Robbin Lindsay is a medical entomologist who is currently is employed with the Public Health Agency of Canada at the National Microbiology Laboratory (NML) in the Zoonotic Disease and Special Pathogens section.  The focus of his work is laboratory and field-based surveillance for various zoonotic disease agents including: Lyme borreliosis and other tick-associated infection, hantaviruses and other rodent associated pathogens and mosquito-borne infections like West Nile virus and Zika virus.  His program balances reference diagnostic services, surveillance activities and applied research projects and ultimately the information gained from these core activities are used to better define the risk factors, geographic distribution and intervention strategies available to minimize human exposure to zoonotic disease agents.

Dr. Lindsay will be speaking to emerging research and public health strategies in vector prevention, response and control.

 

Accreditation

This event is approved for up to 6.5 credits by the Office for Continuing Professional Development. The Office for CPD, Faculty of Medicine, McGill University is fully accredited by the Committee on Accreditation of Canadian Medical Education (CACME). This event is an Accredited Group Learning Activity as defined by the Maintenance of Certification program of the Royal College of Physicians and Surgeons of Canada.

Through an agreement between the Royal College of Physicians and Surgeons of Canada and the American Medical Association, physicians may convert Royal College MOC credits to AMA PRA Category 1 Credits™. Information on the process to convert Royal College MOC credit to AMA credit can be found at www.ama-assn.org/go/internationalcme. Each physician should claim only credit commensurate with the extent of their participation in the activity. 

Policy approaches to reducing health inequalities - Offered by the National Collaborating Centre for Healthy Public Policy (NCCHPP)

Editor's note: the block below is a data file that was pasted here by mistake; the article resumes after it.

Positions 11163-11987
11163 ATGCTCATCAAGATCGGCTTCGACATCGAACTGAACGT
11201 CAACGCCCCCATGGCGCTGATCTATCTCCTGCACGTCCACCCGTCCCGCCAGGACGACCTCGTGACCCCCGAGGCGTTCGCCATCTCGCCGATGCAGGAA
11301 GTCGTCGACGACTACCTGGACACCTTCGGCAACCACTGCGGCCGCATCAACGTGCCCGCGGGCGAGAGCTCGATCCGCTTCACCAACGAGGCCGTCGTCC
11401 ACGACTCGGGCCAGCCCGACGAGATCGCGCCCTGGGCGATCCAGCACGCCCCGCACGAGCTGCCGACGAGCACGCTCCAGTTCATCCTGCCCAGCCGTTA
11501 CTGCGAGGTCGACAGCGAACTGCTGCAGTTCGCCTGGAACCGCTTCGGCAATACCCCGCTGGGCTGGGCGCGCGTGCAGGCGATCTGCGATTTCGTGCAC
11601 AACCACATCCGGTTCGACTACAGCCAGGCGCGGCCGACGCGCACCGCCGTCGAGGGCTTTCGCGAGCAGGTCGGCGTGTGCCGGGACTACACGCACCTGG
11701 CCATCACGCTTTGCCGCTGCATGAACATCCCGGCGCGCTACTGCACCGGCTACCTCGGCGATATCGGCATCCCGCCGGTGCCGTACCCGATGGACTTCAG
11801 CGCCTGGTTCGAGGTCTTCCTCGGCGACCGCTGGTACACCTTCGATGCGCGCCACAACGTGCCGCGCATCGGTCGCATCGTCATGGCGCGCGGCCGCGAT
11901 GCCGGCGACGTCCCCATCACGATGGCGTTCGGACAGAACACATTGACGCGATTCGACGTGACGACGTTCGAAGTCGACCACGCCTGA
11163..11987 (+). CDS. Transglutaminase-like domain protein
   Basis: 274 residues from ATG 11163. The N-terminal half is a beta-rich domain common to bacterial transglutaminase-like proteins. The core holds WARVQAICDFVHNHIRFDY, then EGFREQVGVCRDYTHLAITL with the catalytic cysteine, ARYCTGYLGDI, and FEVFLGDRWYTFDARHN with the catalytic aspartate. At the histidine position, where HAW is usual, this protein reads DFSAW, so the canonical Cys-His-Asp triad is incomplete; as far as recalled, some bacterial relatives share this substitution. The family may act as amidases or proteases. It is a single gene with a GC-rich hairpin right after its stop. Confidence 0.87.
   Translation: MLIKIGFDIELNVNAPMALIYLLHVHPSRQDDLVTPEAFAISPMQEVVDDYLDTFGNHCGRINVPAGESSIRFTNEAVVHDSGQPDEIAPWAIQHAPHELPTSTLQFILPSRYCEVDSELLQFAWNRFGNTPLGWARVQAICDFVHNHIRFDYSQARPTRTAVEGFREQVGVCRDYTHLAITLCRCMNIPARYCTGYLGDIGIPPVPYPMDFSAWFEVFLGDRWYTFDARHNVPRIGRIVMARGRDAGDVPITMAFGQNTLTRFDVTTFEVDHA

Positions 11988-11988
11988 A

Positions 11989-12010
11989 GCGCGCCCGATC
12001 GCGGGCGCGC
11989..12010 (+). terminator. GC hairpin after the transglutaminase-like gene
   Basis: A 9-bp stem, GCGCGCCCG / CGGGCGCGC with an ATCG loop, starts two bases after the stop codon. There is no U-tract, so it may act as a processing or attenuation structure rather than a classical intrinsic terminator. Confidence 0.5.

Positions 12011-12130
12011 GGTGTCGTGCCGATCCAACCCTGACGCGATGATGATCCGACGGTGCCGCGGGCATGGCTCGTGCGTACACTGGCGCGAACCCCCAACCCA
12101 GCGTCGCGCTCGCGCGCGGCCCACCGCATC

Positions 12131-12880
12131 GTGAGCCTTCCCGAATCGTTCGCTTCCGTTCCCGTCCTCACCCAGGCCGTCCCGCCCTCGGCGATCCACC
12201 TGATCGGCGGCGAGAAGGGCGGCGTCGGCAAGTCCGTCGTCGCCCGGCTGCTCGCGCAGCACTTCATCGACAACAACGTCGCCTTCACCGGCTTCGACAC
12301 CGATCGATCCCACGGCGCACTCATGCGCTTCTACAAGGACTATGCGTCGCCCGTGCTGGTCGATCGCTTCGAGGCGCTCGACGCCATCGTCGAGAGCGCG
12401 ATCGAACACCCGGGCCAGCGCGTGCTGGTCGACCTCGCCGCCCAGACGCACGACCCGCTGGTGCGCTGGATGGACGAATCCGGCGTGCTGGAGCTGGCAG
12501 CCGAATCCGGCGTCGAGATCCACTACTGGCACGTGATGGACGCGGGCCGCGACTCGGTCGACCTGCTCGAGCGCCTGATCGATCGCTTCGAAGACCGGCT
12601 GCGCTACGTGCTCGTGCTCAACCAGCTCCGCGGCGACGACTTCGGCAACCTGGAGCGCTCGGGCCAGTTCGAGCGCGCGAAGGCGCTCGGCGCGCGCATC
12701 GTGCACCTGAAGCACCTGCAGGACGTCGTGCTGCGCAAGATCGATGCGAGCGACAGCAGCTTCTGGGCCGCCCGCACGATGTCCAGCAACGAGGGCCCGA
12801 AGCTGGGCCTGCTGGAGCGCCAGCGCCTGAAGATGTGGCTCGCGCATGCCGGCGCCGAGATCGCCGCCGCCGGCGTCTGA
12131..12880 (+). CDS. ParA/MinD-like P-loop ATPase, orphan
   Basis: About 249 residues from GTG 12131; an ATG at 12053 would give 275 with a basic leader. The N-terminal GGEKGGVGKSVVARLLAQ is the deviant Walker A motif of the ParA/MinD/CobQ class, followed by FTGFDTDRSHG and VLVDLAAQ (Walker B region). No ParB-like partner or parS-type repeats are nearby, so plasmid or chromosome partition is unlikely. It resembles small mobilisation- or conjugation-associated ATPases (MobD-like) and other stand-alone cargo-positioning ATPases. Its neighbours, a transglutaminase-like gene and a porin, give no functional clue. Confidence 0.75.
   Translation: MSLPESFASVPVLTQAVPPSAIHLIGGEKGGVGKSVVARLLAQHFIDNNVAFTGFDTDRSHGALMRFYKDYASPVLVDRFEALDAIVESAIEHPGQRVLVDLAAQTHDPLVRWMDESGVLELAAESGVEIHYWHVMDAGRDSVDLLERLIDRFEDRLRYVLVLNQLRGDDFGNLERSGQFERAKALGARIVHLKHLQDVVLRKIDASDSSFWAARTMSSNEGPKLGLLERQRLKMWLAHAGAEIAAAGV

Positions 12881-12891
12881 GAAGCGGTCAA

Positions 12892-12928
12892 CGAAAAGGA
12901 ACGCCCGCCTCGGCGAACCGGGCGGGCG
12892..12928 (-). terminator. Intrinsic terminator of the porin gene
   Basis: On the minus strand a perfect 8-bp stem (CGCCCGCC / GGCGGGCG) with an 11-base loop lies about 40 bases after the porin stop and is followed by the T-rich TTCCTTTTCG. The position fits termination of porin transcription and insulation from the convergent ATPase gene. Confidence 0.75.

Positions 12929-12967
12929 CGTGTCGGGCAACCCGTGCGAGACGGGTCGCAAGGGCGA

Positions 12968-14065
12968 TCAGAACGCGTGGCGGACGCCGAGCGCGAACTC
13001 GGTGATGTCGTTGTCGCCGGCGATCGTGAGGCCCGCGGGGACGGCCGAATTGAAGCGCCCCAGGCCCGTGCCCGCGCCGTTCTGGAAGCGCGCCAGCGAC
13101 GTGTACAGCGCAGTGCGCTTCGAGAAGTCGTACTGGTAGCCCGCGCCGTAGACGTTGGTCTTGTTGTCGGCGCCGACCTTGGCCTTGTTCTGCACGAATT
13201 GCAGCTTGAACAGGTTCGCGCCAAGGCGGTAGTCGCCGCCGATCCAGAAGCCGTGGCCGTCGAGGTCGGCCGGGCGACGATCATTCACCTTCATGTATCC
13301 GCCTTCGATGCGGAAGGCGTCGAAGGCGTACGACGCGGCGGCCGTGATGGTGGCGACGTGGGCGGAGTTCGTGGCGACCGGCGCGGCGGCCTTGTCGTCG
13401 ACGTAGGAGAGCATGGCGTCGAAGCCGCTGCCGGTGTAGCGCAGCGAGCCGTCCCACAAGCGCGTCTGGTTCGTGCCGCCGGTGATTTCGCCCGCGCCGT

March 14th, 2017 from 2:00 p.m. – 3:00 pm ET.

Offered by the National Collaborating Centre for Healthy Public Policy (NCCHPP)

View Recorded Webinar


Concept

This webinar is potentially of interest to public health actors whose work touches on questions of health inequalities and health equity as well as those interested in policy approaches in public health.

The webinar is intended to enable public health actors to more easily distinguish between the most widespread policy approaches that have been proposed to reduce health inequalities. These approaches are: political economy, macro social policies, intersectionality, life course, settings approach, approaches that aim at living conditions, those that target communities, and approaches aimed at individuals.

We set out to clarify how these different approaches are grounded theoretically, how they affect inequalities differently, and how adopting one or the other can impact attempts to reduce health inequalities.

By the end of the webinar, participants will be able to:

  1. Differentiate between eight different policy approaches to reducing health inequalities. 
  2. Classify each approach as acting on either the determinants of health or the determinants of health inequalities. 
  3. Illustrate how adopting one or another of the policy approaches will affect the potential reduction of health inequalities differently.

Understanding policy approaches to reducing health inequalities can be useful for advancing public health physicians' competencies in these domains:

  • Policy, planning & program development
  • Communication, collaboration & advocacy for the public's health
  • Leadership and management

Speakers

Val Morrison, Research Officer NCCHPP

Readings/Surveys

In preparation for the webinar, participants are invited to read the document “Policy Approaches to Reducing Health Inequalities.

Accreditation